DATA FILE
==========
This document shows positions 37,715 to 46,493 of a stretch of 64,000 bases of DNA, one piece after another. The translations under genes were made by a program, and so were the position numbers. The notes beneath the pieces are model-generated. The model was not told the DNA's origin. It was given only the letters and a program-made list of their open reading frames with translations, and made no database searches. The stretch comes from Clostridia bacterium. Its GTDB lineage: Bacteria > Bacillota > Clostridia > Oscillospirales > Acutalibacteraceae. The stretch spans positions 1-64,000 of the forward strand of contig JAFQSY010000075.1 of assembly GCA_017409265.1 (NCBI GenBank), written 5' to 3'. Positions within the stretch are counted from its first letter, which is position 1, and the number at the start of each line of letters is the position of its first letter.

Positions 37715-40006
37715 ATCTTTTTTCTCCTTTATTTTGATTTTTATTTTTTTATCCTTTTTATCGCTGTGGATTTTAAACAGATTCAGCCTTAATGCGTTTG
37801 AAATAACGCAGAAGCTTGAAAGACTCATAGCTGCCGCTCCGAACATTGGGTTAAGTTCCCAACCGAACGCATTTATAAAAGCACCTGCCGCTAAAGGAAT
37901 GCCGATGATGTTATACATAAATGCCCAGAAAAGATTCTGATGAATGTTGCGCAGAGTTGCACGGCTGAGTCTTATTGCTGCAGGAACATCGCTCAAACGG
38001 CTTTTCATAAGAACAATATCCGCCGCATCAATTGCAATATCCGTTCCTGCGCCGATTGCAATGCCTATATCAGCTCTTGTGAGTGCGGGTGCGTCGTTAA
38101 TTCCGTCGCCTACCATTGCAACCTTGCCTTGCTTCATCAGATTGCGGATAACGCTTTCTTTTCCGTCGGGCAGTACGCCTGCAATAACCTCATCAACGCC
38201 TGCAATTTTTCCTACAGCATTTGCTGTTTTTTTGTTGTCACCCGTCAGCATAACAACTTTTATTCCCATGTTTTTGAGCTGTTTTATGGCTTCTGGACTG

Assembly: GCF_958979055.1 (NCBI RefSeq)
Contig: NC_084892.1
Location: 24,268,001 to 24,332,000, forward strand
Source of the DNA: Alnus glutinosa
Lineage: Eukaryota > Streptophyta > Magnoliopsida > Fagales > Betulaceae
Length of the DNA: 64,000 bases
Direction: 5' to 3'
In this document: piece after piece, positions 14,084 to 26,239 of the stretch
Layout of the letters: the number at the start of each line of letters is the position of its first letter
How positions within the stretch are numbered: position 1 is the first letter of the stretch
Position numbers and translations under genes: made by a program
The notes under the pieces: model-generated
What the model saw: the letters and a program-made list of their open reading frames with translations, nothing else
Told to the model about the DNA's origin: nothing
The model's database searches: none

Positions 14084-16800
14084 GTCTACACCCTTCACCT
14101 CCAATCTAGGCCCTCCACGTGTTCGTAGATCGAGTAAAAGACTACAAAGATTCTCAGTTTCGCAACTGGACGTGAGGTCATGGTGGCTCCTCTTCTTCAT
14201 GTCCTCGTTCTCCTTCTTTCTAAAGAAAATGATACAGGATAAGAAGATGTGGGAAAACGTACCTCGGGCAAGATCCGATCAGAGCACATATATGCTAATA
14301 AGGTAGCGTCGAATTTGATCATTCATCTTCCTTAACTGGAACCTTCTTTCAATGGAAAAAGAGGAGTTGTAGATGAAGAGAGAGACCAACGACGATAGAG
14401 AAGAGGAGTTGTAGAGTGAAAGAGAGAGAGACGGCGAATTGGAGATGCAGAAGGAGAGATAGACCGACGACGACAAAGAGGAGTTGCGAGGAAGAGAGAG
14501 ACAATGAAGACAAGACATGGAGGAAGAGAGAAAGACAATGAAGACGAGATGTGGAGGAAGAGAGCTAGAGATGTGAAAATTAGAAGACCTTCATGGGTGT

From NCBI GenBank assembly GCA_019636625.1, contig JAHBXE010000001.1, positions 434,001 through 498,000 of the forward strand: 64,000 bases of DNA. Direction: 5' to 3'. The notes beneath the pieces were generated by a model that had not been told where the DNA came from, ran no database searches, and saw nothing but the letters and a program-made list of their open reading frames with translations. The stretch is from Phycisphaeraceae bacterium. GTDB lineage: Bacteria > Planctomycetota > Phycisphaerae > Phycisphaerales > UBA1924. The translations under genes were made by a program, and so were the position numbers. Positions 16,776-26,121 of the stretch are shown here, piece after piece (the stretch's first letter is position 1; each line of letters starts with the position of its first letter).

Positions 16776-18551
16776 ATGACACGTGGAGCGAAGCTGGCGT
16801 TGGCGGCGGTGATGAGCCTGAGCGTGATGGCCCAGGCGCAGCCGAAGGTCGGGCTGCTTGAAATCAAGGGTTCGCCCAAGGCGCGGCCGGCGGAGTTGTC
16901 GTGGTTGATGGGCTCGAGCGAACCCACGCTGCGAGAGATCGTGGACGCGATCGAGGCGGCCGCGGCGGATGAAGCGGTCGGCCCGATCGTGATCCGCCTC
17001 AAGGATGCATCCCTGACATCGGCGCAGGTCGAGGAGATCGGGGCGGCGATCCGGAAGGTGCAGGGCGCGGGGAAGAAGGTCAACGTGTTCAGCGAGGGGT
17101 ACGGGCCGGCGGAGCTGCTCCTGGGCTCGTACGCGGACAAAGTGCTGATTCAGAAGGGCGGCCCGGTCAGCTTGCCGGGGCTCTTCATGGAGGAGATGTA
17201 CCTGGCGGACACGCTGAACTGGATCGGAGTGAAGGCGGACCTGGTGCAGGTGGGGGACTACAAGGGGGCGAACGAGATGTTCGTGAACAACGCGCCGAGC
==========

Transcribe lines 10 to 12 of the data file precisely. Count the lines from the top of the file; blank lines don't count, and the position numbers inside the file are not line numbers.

Contig: NC_084892.1
Location: 24,268,001 to 24,332,000, forward strand
Source of the DNA: Alnus glutinosa